Who Was Molly Pitcher?
Image reproduced with permission from Don Troiani.
In June, 1778, 20,000 British soldiers abandoned the city of Philadelphia and marched to join their garrison at New York City. Simultaneously, General George Washington led an army of 15,000 Continental soldiers to intercept the British . On Sunday, 28 June 1778, a Continental detachment of 5,000 men attempted to surround the British rear guard. A British counter attack with 10,000 men forced the Continentals to retreat back over Spotswood Middle Brook to the safety of a hill where Washington had arrayed the main body of Continentals. When the British attacked the hill, Continental artillery raked the approaches. Then the British brought up their own artillery, and for 2 ½ or 3 hours, ten British guns cannonaded ten Continental guns. In the largest field artillery engagement of the Revolution, tons of iron shot and shell were fired across Spotswood Middle Brook. The Continental artillery won the engagement when four guns on Combs Hill enfiladed the British positions forcing them to withdraw.
In his autobiography, a Connecticut soldier described watching a Continental field piece cannonade a battalion of Highlanders in an orchard, noting:
a woman whose husband belonged to the artillery . . . attended with her husband at the piece the whole time. While in the act of reaching a cartridge and having one of her feet as far before the other as she could step, a cannon shot from the enemy passed directly between her legs without doing any other damage than carrying away all the lower part of her petticoat. Looking at it with apparent unconcern, she . . . continued her occupation.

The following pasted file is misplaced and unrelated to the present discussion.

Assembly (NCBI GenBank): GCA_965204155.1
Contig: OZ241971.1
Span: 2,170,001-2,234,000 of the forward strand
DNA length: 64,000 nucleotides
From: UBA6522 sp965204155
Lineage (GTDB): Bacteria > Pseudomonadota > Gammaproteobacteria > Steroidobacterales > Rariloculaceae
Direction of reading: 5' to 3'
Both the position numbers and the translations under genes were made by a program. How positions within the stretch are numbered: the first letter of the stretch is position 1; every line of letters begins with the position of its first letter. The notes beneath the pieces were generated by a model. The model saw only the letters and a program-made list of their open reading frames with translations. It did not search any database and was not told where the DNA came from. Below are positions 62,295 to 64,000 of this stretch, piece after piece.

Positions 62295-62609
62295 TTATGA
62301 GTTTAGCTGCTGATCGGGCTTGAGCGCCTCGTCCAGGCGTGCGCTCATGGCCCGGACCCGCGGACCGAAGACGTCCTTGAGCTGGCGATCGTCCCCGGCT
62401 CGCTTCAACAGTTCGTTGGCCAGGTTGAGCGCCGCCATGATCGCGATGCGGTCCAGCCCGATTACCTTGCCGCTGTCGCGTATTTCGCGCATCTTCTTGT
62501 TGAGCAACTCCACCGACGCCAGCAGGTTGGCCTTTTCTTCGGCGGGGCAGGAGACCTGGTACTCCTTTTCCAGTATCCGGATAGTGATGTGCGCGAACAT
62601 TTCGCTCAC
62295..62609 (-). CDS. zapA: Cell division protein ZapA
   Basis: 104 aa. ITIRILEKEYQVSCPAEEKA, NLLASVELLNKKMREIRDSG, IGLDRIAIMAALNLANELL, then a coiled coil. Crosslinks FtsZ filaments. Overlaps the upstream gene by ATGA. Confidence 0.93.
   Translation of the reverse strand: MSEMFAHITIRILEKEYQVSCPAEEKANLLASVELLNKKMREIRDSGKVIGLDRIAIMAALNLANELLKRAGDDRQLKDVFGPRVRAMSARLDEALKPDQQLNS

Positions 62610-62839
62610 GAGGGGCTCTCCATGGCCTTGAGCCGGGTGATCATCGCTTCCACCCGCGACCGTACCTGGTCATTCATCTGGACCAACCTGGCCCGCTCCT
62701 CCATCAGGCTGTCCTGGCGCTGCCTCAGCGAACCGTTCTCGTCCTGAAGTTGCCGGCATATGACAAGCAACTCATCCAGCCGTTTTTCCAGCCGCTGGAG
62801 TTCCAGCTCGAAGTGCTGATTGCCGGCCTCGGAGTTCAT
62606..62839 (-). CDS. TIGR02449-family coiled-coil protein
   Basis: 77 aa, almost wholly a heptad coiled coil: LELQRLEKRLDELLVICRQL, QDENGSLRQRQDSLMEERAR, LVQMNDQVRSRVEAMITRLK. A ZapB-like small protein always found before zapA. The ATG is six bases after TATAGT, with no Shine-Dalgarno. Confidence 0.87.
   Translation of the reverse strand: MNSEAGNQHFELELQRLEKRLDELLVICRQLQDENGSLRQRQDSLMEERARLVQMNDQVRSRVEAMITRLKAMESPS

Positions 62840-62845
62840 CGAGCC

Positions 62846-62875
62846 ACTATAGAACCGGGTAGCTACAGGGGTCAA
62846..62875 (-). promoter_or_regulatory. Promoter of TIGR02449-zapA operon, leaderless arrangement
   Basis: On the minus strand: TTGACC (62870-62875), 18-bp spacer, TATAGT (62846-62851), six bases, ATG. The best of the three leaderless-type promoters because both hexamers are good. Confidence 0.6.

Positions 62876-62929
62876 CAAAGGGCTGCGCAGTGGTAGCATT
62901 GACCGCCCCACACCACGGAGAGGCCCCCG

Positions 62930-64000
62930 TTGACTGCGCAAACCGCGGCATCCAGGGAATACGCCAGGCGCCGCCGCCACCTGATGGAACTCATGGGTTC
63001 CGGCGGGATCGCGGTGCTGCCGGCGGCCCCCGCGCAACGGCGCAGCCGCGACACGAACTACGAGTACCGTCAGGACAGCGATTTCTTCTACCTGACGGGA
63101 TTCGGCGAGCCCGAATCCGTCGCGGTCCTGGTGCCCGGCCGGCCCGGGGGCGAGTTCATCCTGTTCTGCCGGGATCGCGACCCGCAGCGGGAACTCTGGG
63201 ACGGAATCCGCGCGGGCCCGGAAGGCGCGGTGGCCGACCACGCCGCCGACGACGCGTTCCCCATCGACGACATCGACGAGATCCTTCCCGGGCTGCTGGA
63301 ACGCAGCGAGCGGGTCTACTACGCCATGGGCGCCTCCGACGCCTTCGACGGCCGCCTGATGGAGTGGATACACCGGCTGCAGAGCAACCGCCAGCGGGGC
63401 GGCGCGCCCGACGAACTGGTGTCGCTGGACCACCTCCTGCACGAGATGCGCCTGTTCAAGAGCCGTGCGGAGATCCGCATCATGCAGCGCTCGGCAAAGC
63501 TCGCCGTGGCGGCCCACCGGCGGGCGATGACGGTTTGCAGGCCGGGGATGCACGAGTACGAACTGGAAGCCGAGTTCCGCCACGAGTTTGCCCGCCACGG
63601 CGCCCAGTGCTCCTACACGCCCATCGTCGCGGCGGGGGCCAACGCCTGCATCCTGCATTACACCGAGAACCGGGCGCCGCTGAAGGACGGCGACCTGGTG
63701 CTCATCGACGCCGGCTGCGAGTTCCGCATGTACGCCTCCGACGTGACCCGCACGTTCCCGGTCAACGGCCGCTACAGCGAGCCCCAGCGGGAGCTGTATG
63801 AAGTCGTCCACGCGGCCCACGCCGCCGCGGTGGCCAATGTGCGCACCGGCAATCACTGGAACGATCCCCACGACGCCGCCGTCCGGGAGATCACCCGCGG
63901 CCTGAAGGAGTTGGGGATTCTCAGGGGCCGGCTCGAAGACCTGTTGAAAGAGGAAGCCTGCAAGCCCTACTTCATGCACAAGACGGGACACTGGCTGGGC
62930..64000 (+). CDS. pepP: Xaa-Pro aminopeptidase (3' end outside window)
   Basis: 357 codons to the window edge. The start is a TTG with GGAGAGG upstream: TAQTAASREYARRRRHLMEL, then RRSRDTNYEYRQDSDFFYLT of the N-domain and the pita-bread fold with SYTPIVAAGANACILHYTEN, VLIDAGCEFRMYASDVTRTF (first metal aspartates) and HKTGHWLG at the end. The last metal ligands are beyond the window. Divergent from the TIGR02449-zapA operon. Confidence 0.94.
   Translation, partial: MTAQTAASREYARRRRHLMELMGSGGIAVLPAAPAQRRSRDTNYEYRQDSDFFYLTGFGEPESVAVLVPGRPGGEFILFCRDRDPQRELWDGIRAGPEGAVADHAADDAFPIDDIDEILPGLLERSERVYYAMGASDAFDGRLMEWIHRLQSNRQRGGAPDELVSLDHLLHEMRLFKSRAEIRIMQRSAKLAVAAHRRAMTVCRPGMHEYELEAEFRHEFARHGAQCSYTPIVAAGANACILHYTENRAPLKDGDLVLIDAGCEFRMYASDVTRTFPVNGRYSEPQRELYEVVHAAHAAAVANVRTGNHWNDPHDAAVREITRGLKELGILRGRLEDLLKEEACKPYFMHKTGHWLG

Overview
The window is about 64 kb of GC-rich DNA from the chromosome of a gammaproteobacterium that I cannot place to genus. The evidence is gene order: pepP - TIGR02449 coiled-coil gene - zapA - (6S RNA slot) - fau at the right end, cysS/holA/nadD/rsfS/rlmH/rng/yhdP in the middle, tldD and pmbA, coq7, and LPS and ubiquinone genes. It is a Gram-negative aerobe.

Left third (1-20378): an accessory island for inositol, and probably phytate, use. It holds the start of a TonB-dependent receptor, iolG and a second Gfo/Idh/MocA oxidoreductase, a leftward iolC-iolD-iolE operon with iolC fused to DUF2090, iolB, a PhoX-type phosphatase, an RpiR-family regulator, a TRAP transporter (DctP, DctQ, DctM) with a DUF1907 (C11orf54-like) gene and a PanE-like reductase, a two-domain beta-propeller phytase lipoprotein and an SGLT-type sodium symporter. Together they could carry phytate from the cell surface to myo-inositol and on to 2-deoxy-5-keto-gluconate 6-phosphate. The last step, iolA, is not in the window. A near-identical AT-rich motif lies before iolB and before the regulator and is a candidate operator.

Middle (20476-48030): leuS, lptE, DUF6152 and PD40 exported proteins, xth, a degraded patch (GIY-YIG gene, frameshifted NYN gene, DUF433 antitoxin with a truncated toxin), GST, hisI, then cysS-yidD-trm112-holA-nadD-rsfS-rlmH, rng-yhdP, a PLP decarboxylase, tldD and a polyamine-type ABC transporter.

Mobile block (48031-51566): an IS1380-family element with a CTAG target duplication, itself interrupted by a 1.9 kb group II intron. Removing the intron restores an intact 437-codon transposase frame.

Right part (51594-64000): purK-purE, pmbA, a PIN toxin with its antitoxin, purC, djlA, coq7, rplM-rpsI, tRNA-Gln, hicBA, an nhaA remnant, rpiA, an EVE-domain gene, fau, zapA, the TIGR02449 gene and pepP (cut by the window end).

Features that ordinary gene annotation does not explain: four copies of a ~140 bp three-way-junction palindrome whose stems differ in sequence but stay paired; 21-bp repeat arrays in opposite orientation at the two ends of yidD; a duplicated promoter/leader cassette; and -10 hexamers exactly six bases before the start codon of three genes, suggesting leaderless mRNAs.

The woman was Mary Hays, wife of William Hays, Gunner, Captain Francis Proctor’s company of the Pennsylvania or 4th Continental Artillery Regiment. After the war, the Hayses settled in Carlisle, Pennsylvania, where, after outliving two husbands, Molly died in 1832.
In the 19th century, as Americans began writing their history, heroes and heroines were needed. The obvious male lead in the cast was George Washington, “Father of his Country,” but there was no obvious female lead. Martha Washington, Abigail Adams, and Betsy Ross played roles in the emerging story, but their heroism was domestic. Americans needed a martial heroine comparable to the heroines of ancient Israel or the French Revolution. Dim memories of Molly Hays filled the breach, and “Molly Pitcher” became our Revolutionary War heroine. Substituting imagination for fact, illustrators and writers portrayed her as a wilting maiden or a tough camp follower and claimed that she was Irish, French, and German. In Monmouth County, New Jersey, farmers argued from whose spring Molly had carried water.